There’s an old story about two friends hiking in the woods that happen upon a hungry mountain lion. The friends turn to run with the mountain lion hot on their heels. One friend turns to the other and states the obvious fact that there is no way they are going to out run a mountain lion. The other friend smiles and says, “I don’t have to out run the mountain lion, I just have to out run you”.
Everyone knows that cyber crime is a growing problem among American businesses. However, there’s a misconception that bigger businesses are a juicier target and have more risk of being attacked. This couldn’t be more wrong.
Most small businesses are less sophisticated in their security defenses. They are opting for free AV software and generally don’t employ security policies that seem restrictive. This is natural, since most small businesses are more focused on surviving an executing the business than investing in security. The problem is that to a predator looking for a meal, small businesses are easy prey.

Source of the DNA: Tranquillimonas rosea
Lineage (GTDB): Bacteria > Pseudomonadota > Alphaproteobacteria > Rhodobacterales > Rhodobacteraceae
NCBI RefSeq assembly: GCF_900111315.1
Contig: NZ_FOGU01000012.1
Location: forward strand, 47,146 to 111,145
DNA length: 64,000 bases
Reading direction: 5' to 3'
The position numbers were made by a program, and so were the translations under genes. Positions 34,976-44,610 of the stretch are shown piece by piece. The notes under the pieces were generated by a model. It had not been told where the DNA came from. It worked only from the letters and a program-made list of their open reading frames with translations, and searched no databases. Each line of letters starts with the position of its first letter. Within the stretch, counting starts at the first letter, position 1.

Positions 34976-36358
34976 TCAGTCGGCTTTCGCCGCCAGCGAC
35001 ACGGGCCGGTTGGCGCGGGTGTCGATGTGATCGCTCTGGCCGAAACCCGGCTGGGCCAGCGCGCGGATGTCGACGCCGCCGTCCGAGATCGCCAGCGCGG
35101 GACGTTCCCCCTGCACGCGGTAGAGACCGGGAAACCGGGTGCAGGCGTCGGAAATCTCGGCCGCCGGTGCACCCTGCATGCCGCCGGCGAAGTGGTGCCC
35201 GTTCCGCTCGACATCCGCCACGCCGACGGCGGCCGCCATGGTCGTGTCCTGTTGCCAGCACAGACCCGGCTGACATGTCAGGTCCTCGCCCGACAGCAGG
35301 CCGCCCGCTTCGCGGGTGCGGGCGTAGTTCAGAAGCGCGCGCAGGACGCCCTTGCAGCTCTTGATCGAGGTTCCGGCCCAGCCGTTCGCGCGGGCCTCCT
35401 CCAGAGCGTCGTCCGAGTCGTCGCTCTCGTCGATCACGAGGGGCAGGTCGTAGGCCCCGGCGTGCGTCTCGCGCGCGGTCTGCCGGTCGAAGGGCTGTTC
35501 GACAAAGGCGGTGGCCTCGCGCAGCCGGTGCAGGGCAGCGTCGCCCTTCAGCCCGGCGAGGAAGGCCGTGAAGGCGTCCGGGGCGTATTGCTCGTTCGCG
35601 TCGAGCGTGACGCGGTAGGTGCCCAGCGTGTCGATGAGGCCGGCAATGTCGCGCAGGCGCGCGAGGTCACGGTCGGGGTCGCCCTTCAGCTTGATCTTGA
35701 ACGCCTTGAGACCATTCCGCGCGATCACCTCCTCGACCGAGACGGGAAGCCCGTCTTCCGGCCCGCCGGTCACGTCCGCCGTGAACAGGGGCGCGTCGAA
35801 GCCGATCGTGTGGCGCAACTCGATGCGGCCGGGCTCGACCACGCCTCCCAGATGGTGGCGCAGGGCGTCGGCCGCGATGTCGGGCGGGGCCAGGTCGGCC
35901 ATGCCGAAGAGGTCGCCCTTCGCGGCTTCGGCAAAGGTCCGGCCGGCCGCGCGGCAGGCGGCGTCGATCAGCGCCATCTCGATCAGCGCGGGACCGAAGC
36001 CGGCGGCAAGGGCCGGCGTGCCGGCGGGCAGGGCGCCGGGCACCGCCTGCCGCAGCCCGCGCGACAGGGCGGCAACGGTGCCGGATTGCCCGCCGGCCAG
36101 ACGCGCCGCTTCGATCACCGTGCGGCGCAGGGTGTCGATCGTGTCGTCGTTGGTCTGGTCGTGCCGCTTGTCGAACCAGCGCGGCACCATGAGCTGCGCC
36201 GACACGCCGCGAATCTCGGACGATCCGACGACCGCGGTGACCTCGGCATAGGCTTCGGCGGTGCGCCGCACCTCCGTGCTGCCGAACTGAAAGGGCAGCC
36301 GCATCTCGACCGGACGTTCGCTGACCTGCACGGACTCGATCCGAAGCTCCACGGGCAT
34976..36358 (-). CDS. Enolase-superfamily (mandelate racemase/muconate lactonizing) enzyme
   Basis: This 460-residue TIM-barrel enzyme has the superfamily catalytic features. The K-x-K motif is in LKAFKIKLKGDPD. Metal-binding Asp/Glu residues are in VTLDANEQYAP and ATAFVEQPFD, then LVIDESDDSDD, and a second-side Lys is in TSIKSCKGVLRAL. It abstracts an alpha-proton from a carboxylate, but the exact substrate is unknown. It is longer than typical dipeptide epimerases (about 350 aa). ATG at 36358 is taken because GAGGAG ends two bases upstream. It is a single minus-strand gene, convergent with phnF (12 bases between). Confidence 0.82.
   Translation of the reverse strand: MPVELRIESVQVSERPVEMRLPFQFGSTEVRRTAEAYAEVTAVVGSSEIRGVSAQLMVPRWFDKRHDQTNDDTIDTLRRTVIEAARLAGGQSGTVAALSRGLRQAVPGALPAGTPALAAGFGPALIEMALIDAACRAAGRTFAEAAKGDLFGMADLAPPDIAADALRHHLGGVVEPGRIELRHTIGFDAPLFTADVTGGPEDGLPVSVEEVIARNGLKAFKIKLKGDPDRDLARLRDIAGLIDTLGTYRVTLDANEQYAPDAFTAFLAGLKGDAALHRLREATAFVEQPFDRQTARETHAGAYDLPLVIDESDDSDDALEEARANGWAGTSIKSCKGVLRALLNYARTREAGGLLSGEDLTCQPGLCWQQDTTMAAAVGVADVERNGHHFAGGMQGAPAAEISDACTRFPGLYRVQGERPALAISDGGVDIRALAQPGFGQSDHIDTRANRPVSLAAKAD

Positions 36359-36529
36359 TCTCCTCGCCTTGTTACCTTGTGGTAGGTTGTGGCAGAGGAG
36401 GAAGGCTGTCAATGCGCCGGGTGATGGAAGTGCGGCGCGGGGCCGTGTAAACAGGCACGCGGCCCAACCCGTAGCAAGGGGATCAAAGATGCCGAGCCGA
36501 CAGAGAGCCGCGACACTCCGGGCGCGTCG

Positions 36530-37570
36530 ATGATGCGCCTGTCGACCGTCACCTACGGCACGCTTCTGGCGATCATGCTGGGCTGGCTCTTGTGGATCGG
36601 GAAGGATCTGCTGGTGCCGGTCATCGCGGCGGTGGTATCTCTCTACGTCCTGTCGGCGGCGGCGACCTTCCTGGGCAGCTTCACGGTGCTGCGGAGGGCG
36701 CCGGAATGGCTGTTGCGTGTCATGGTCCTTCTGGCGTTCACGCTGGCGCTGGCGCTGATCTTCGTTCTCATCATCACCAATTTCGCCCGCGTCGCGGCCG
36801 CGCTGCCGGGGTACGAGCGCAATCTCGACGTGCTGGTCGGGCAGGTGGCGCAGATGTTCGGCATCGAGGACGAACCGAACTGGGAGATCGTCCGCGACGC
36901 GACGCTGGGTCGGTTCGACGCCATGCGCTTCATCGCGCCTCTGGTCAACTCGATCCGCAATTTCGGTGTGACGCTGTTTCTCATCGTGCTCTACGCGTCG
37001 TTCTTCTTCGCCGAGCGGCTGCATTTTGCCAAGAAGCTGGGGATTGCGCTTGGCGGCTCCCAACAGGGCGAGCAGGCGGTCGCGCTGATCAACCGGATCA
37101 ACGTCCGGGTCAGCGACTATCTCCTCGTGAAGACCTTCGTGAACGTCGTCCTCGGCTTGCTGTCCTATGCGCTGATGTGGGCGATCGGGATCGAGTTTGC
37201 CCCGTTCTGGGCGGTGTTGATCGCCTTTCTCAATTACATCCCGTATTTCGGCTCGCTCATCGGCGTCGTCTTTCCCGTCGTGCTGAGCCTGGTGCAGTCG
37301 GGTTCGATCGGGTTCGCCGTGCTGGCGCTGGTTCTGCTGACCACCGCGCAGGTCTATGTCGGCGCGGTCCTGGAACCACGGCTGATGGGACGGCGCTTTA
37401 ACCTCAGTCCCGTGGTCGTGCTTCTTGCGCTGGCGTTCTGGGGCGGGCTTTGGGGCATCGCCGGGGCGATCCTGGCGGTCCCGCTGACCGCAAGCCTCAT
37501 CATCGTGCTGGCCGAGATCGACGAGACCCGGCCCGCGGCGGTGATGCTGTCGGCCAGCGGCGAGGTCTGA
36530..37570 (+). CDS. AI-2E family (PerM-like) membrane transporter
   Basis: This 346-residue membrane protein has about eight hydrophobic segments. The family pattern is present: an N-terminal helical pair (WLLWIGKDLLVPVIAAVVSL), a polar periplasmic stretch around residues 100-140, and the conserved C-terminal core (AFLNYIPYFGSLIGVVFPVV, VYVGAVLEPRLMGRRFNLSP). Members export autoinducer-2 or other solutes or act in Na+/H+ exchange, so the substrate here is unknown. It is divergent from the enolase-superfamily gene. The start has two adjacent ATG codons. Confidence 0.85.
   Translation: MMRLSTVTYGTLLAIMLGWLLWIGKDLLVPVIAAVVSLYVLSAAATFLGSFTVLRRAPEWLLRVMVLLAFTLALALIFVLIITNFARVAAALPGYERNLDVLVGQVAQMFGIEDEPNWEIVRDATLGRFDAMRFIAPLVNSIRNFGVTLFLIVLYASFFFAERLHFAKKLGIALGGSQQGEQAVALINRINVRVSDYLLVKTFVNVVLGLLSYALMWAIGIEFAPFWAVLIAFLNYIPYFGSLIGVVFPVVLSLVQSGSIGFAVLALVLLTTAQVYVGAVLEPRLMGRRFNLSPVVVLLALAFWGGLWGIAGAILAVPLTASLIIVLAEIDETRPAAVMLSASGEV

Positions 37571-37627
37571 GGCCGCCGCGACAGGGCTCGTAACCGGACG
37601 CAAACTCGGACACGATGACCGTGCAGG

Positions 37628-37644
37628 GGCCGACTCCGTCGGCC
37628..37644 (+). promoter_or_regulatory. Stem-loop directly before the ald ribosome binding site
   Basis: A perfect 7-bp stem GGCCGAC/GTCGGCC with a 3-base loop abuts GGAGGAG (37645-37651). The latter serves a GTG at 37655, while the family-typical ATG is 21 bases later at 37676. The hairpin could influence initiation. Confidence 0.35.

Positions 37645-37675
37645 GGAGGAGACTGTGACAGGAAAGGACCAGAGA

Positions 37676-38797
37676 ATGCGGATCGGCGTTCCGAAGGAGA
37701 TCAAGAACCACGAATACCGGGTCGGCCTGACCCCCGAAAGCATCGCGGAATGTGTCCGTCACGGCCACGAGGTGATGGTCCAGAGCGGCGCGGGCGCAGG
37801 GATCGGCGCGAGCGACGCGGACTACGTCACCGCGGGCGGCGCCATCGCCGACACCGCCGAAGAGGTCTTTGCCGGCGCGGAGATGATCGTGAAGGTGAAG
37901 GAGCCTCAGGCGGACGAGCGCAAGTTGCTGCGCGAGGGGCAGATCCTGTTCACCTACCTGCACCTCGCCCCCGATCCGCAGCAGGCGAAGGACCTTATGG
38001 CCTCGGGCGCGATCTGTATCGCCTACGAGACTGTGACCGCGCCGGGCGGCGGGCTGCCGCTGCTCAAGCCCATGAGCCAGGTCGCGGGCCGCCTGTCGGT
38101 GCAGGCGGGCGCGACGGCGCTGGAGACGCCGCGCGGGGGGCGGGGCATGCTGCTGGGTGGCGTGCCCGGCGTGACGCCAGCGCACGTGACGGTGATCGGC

A recent article in the Wall Street Journal points out the fallacies of depending solely on a traditional definition based approach to protecting endpoints and your business from attack. In the article a specific small company thought they weren’t a target because they only had 100 employees and didn’t make enough money to draw the attention of cyber-thieves. Unfortunately out this company was taken for $1.2 million by an enterprising hacker with a new, zero-day vulnerability to exploit. His new vulnerability wasn’t detected by anti-virus vendors that the company was running. These zero day threats are going to become more of the norm.
If you’re a small business it’s time to start running faster and to look like a less juicy target. Look for ways to augment your anti-virus client to include things such as application whitelisting and other more simple, proactive controls to combat zero day threats, and deal with today’s changing cybercrime landscape.
Doing small security things like that could save your business.